I’ve been on a kick lately that involves reading books about World War II. I’m not looking for military strategy and battle maneuvers, though. I’ve been on that kick before and I’m sure I’ll be on it again soon enough. For now, I want to read about the ordinary everyday people who survived the Nazi attack on Europe. So, with that in mind, I picked a book by a woman who is one of Yad Vashem’s Righteous Among the Nations for rescuing twelve Jews and ensuring that they survived the war.
I did a research paper in college on rescuers and I remembered the name Irene Gut Opdyke from my research so, when I found that she’d actually committed her story to a book, in her own words, I bought it right away.
I was admittedly a little nervous when I started it because I saw that it was officially consider a book written for “children;” maybe the publishers meant teenagers? Either way, the book is one that should be read by everyone.
Irene Gut was a seventeen year old Catholic nursing student when World War II tore her native Poland in half. She ended up on the Soviet side while her family was on the German side. Treated brutally by the Soviets, she was hidden in the countryside until Hitler and Stalin made an agreement that families who had been split could cross the borders so she left her safe haven. At that point, her blonde hair and blue eyes were a blessing and the Germans treated her as one of their own.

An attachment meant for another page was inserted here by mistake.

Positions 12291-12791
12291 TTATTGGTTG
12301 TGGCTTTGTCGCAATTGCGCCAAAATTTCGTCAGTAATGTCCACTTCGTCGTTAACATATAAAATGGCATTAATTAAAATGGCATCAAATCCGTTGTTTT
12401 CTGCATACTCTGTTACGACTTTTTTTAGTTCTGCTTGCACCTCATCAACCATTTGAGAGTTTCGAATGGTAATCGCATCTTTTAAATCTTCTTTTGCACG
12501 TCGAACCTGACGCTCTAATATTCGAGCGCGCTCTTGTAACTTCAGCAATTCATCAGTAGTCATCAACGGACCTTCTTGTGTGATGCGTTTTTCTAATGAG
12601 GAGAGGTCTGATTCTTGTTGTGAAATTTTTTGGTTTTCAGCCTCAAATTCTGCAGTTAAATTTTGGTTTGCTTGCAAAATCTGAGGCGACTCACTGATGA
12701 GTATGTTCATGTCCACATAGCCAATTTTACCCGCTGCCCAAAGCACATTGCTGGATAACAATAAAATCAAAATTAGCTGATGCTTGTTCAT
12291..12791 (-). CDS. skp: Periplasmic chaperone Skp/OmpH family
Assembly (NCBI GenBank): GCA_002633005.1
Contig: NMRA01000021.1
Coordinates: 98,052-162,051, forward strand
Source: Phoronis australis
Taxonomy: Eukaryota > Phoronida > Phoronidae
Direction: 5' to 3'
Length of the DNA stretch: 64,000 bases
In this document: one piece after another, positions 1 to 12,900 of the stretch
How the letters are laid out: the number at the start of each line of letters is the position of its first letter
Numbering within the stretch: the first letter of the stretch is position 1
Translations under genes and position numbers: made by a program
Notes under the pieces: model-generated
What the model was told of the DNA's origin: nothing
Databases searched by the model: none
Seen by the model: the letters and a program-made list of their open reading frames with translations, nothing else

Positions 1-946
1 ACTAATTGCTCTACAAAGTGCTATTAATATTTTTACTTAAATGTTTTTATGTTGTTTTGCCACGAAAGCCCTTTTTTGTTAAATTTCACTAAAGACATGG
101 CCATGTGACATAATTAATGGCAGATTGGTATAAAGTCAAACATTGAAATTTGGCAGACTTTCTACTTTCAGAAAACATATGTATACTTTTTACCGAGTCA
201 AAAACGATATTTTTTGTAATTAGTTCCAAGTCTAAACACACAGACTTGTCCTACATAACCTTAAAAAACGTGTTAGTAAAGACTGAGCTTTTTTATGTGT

When her family went to their native town, Irene and her sister, Janina, stayed where they were and got jobs. Irene’s was kitchen help in a hotel that served only Nazi officers and their staffs. The hotel was next door to the ghetto.
Irene started out by simply stuffing food she stole from the kitchen underneath the fence to try and feed even one person inside the ghetto.
In what seems like very little time but what she describes as a lifetime for her, she was the mistress of a Nazi major and hiding twelve Jews in the basement of the major’s house. I won’t say any more about what happened in between because that might make you not feel the need to read the story.
Suffice it to say, Irene ended the war as a resistance fighter hidden in the Polish forests. She was tortured again by the Soviets who took over that part of Poland. She escaped and, still a wanted woman, was disguised and sent to Germany and on to the Netherlands by the Jews who she’d saved.
Everything in this book was verified by Yad Vashem as they made her one of the Righteous Among the Nations. That makes the story all the remarkable. I knew she’d been given that title when I started reading but as I read, I couldn’t help but wonder how it could all be true. I hope the need for someone to have the bravery, courage, and love for all mankind that Irene Gut Opdyke had never arises again.
But I hope I would have half the bravery and courage she had. That might get me somewhere.